This poem was first published in the Scots Observer on 10 February 1890, with the alternative titles of “The Legend of Love and Death” and “The Tragedy of Love and Death” See David Alan Richards (p. 54).
See also ORG Volume 8, page 5281 (Verse No. 403).
It is collected in:
This piece should not be confused with “An Explanation” (see ORG Volume 8, page 5289 for the text; it is listed as Verse No. 422) an uncollected item of verse with a prose heading and five stanzas of twenty-two and twenty-four-syllable lines rhyming internally. It first appeared unsigned in the St. James’s Gazette of 17 March 1890. See Richards p. .376.
The poem is a reflection on the contradictions of Life. Love and Death forget their age-long quarrel for a while and get drunk together, mixing up their arrows when they drop their quivers. Thus afterwards Love sometimes wounds or kills, while death may bring contentment. The last line asks if this is the reason why:
Old men love while young men die ?
Some critical comments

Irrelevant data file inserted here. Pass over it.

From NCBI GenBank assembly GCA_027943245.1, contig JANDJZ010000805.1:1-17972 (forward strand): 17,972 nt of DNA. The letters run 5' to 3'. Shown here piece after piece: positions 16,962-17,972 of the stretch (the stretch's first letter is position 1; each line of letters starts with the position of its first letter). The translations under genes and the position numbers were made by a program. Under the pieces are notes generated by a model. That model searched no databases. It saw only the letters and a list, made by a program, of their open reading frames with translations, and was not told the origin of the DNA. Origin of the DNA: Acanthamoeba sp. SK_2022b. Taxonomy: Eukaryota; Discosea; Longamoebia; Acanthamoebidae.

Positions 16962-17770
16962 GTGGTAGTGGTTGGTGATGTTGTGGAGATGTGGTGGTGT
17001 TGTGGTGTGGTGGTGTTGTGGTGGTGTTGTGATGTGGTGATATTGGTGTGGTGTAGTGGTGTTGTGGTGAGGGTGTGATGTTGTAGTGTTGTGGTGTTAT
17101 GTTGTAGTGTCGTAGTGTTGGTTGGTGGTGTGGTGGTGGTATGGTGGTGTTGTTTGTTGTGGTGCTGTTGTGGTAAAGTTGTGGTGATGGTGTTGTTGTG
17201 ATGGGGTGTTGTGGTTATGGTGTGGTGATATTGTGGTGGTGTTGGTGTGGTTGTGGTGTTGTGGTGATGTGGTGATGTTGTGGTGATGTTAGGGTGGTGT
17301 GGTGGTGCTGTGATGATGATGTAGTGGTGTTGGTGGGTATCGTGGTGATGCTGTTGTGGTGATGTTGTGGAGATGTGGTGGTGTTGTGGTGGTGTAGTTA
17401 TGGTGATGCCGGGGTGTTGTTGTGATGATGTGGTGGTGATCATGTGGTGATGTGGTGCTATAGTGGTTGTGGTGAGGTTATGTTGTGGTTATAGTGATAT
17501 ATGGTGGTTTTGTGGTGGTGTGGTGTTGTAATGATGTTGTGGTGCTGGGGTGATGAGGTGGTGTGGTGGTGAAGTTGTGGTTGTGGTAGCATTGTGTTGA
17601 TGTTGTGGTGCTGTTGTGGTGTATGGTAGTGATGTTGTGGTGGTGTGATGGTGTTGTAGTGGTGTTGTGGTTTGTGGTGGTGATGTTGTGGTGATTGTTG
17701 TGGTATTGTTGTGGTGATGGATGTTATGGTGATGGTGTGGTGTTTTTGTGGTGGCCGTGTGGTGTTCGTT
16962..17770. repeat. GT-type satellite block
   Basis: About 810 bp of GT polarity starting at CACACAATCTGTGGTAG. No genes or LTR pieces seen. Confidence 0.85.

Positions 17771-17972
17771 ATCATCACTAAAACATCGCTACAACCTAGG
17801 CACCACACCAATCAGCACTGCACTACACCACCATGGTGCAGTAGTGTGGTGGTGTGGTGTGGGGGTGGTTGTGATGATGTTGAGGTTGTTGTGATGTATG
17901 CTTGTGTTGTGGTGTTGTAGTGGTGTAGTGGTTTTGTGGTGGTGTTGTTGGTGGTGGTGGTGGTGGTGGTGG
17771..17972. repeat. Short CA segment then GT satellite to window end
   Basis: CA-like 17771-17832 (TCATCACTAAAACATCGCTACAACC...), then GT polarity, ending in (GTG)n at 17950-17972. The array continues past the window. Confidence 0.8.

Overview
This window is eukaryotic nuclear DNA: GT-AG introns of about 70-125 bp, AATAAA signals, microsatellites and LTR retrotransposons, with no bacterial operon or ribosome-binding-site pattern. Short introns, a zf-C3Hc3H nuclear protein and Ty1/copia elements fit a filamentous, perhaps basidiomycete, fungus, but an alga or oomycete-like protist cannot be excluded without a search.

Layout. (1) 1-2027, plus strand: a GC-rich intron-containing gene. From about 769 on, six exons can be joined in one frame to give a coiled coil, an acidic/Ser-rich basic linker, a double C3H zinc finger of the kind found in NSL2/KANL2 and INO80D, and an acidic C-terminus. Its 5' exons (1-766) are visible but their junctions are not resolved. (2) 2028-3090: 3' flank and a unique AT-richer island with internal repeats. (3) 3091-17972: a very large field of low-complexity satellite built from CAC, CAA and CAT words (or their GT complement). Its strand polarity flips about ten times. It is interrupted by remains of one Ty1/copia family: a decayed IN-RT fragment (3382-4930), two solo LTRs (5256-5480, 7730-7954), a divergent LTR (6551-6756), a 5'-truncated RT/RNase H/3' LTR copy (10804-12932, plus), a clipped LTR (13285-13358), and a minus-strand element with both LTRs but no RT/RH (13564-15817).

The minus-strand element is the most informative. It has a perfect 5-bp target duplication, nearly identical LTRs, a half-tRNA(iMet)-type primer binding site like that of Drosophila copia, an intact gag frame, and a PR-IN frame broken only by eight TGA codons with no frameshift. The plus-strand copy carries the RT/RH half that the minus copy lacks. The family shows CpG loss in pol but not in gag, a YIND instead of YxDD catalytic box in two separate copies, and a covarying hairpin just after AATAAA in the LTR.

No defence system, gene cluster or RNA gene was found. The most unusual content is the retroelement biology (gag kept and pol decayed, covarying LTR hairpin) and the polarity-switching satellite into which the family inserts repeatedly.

Charles Carrington (page 154) sees it as:
a slight piece ... a meditation in the style of LylyJohn Lyly (Lilly or Lylie) (c. 1553-1606) was an English poet and playwright, author of Euphues,The Anatomy of Wit, Euphues and His England. He wrote in the mannered style of the time.
Andrew Lycett (p. 204) agrees, calling the poem: 'A wry, Jacobean style meditation'. .
Ann Weygandt (p. 29) confirms the debt the poem owes to Lyly's poem:
Could he impart at will a decidedly Elizabethan flavor to his poetry if he had not read widely in the lyrists of the period? "The Explanation" seems to owe a definite debt to Lyly's "Cupid and my Campaspe"; both are whimsical parables in which Eros plays one of the chief parts:
[Line 1] Love was traditionally depicted as a Cupid – a cherub or little boy with wings, armed with a bow and a quiver containing arrows.
Death is an old man with a beard, a scythe and an hour-glass like a giant egg-timer; but this time he has a bow and arrows.
[Line 4] quiver in this context a container for arrows worn over the shoulder like a bag of golf-clubs
[Line 5] bout a word of many meanings, here signifyimng a drunken session - a ‘drinking-bout’.
[Line 14] Vemon-headed poison-tipped
[Line 18] loosing blindly firing at random, without taking aim.
©John McGivering 2010 All rights reserved